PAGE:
and by Herschel as in accordance with the spirit of my doctrines. It is so in some degree, though far more psychological than entered into my plans. Though I think much of his psychology unsound for want of his having properly grasped the principle of association (he comes very close to it now and then), there is much of it of a suggestive kind."
From the Comte letters it appears that he had another relapse of his indisposition at this time. Comte earnestly urges him to try a change of climate—Naples or Lisbon—to fortify him for the next few years against "le séjour spleenique de Londres," "What is the opinion, I do not say of your doctors, whom you have little faith in, but of those of your friends who are biologists?"
I passed three months in London in the summer of 1844, and saw him frequently as before. I have no special recollections of his work this summer. In the autumn he took his long-deferred holiday, and was absent from London two months. He came back quite recruited, and in the course of the winter wrote his admirable article on "The Claims of Labor," which appeared in the "Edinburgh" in the following spring.
I had several letters from him in the winter of 1844-'45, but they say little about himself. He remarks of the review of his "Logic" in the "Eclectic Review," that the reviewer differs from him on the Syllogism which he understands, and agrees with him on the rest of the book without seeming to understand it. He announces with satisfaction, as a most important conquest for Comte, the appearance of Littré's papers in the "National" newspaper. This, however, was immediately followed by his renewed and final exclusion from the Polytechnic examinership; for which one resource was suggested—to start a Positive Review; a scheme that bulks largely in the correspondence for some months, and receives from Mill a qualified support. In March, 1845, he writes to me: "Have you seen Ward's book, 'The Ideal,' etc.? It is a remarkable book in every way, and not the least so because it quotes and puffs me in every chapter, and Comte occasionally, though with deep lamentations over our irreligion." The Comte correspondence shows that he had written to Comte informing him of Mr. Ward's allusions. Comte is very much flattered, and thinks the compliments deserved, because of the justice he had rendered to Catholicism (p. 323).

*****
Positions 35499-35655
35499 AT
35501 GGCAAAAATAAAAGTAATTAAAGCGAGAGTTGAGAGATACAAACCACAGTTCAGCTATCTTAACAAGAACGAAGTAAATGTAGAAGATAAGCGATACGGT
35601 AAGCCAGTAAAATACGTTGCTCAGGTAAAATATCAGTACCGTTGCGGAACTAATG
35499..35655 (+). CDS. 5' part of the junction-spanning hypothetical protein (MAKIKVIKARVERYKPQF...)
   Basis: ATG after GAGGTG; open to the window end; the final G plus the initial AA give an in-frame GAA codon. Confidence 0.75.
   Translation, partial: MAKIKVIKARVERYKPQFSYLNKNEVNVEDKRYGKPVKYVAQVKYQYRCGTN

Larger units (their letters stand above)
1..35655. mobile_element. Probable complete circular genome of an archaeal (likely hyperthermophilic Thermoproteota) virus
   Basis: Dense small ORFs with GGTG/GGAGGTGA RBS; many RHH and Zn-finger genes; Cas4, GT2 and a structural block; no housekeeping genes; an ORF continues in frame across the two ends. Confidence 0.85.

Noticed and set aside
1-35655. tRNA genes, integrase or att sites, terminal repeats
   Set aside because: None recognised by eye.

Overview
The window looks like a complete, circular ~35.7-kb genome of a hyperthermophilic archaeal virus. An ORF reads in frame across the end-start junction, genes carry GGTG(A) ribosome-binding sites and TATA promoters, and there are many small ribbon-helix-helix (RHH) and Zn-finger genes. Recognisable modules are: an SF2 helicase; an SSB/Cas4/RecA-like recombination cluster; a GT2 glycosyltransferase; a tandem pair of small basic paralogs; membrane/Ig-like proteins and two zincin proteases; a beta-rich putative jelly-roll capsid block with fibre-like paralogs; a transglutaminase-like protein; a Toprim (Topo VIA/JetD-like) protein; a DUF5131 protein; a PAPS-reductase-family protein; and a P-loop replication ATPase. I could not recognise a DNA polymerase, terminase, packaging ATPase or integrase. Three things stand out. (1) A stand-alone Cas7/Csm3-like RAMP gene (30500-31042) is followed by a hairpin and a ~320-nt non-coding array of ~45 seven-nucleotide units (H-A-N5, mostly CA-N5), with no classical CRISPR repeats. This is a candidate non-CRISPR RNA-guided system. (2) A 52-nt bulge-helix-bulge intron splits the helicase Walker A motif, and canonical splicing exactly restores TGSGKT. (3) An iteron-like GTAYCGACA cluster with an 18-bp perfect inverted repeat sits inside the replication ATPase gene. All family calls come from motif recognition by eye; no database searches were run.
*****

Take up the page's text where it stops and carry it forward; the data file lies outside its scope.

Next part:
The summer of 1845 was marked by an interesting incident. In June the British Association met at Cambridge, Sir John Herschel in the chair. I was at the meeting, and listened to Herschel's address. One notable feature in it was the allusion to the recent works on the "Logic of Science," by Whewell and Mill especially, on both of whom Sir John bestowed high encomiums. He also mentioned Comte, but in a very different strain. There was, I remember, a good deal of buzz among Mill's friends that were present, at this unexpected men-